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Female migrants, family members and community socio-demographic characteristics influence facility delivery in Rufiji, Tanzania

BMC Pregnancy and Childbirth201414:329

https://doi.org/10.1186/1471-2393-14-329

Received: 6 February 2014

Accepted: 18 September 2014

Published: 23 September 2014

Abstract

Background

Health professionals and public health experts in maternal and newborn health encourage women to deliver at health facilities in an effort to reduce maternal and newborn mortality. In the existing literature, there is scant information on how migration, family members and community influence facility delivery. This study addresses this knowledge gap using 10 years of longitudinal surveillance data from a rural district of Tanzania.

Methods

Multilevel logistic regression was used to quantify the influence of hypothesized migration, family and community-level factors on facility delivery while adjusting for known confounders identified in the literature. We report adjusted odds ratios (AOR).

Results

Overall, there has been an increase of 14% in facility delivery over the ten years, from 63% in 2001 to 77% in 2010 (p < .001). Women residing in households with female migrants from outside their community were more likely to give birth in a facility AOR = 1.2 (95% CI 1.11-1.29). Furthermore, the previous facility delivery of sisters and sisters-in-law has a significant influence on women’s facility delivery; AOR = 1.29, 95% CI 1.15-1.45 and AOR = 1.7, 95% CI 1.35-2.13 respectively. Community level characteristics play a role as well; women in communities with higher socioeconomic status and older women of reproductive age had increased odds of facility delivery; AOR = 2.37, 95% CI 1.88-2.98 and AOR = 1.17, 95% CI 1.03-1.32 respectively.

Conclusion

Although there has been an increase in facility delivery over the last decade in Rufiji, this study underscores the importance of female migrants, family members and community in influencing women’s place of delivery. The findings of this study suggest that future interventions designed to increase facility delivery must integrate person-to-person facility delivery promotion, especially through women of the community and within families. Furthermore, the results suggest that investment in formal education of the community and increased community socio-economic status may increase facility delivery.

Keywords

Facility delivery Community Determinants Tanzania Pregnancy Place of birth

Background

Health facility delivery plays an important role in improving maternal and newborn health worldwide. Health professionals and public health experts recommend that women deliver at health facilities due to the availability of skilled birth attendants, a clean environment, emergency obstetric services in case of complications, and affordable lifesaving technologies [1, 2]. Yet in Tanzania, only 50% of women deliver in a facility [1].

The determinants of facility delivery can be organized into three categories: individual, institutional and community. First, in Tanzania and other resource poor countries, individual demographic characteristics of the mother are associated with increased facility delivery. Mothers who are less than 20 years or older than 30 years are more likely to deliver at a facility, as well as mothers at low (1–2 births) or high parity (>5 births) [39]. Furthermore, unmarried and more educated women are also more likely to give birth in a facility [39]. In addition, women’s attitudes towards use and availability of medical services influence their likelihood of delivering in a facility, including subscription to community health insurance, attitudes toward medical doctors, acceptability of traditional birth attendants, attitudes toward facility health delivery and frequency of antenatal care (ANC) visits [4, 6, 811]. Moreover, residence in urban areas, higher socioeconomic status and planned pregnancy are associated with greater likelihood of facility delivery [5, 6, 8, 9, 12]. Lack of understanding about the importance of facility delivery and women’s lack of household decision making power have been reported as barriers to facility delivery in other studies [3, 8, 11].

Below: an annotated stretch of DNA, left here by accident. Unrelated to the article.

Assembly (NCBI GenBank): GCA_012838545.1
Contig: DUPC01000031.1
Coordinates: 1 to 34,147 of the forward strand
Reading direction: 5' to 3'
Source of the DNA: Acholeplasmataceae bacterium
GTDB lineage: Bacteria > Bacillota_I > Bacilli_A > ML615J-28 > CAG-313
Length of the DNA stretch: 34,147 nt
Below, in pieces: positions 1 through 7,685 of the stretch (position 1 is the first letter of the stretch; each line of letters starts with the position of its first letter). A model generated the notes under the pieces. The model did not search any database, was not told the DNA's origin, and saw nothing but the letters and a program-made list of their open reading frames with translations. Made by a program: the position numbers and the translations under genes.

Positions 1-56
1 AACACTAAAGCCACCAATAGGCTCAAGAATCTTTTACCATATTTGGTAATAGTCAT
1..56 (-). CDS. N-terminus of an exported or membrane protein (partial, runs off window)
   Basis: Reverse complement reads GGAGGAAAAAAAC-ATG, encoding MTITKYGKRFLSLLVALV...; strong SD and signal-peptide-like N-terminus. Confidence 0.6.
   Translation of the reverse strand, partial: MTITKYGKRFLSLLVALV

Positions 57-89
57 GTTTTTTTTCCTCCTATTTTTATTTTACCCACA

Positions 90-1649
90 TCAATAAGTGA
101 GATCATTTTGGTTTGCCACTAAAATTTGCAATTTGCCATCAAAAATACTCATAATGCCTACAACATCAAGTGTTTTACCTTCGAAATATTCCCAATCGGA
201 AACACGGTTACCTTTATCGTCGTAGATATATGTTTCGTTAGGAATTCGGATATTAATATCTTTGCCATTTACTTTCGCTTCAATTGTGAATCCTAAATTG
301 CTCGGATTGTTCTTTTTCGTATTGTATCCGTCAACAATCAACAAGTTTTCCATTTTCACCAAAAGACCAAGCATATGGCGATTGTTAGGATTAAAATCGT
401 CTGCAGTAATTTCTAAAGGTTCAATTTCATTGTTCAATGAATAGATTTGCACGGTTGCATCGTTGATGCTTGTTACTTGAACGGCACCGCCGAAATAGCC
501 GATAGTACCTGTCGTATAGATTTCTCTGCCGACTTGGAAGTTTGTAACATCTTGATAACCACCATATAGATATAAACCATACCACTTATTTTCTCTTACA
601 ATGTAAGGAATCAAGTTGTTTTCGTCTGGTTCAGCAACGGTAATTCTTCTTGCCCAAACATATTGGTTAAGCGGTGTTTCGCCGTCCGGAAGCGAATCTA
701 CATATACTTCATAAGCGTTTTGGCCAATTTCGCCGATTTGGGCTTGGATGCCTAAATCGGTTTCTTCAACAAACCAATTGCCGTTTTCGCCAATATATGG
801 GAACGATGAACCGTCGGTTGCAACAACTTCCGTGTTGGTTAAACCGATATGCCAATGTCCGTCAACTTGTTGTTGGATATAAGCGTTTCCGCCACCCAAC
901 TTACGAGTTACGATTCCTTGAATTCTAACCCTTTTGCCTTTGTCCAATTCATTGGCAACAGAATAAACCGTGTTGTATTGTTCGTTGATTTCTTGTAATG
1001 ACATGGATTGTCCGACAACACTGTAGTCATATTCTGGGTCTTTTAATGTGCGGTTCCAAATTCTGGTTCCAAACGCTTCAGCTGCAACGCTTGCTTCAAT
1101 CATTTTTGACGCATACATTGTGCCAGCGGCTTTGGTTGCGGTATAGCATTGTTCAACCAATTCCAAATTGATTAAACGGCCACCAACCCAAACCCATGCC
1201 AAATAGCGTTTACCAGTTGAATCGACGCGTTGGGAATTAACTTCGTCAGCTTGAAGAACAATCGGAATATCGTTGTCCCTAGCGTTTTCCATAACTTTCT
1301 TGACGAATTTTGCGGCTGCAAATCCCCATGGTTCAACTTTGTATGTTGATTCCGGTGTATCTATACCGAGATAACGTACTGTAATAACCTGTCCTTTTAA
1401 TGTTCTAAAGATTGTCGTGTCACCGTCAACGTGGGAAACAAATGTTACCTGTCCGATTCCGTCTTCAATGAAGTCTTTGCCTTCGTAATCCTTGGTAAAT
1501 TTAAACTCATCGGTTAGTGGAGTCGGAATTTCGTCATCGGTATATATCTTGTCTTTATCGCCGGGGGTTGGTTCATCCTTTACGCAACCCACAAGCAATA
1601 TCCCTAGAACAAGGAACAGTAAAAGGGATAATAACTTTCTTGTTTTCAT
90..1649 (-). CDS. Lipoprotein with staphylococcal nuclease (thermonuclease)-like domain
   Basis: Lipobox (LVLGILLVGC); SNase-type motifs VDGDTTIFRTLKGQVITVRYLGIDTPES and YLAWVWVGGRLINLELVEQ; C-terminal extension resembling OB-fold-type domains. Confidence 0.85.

Second, in addition to individual level factors, institutional characteristics of the health facilities where women would attend for delivery have a significant impact on current and future use. The presence of a skilled attendant at a facility has been shown to reduce maternal mortality and morbidity compared to unskilled birth delivery in some developing country settings [1316]. However, inadequate medical supplies and lack of staff are a major barrier to facility delivery in Tanzania and other resource constrained settings [10, 17, 18]. Unappealing labor environment [10, 18] and abuse or disrespect shown by birth attendants significantly contribute to home deliveries [17, 19]. Accessibility of the facility is another major barrier, where distance and high transport costs have been commonly cited as reasons for delivering at home [10, 16, 18].

Third, whereas individual and health facility factors affecting facility delivery are well-established in the literature, research on community level determinants is limited. One study conducted in six African countries including Tanzania examined community-level factors associated with the decision to deliver in health facilities using the Demographic and Health Surveys (DHS) [5]. In the Tanzania DHS, community factors that increased facility delivery included lower community fertility, greater male approval of family planning, and community-level rates of previous health facility births [5].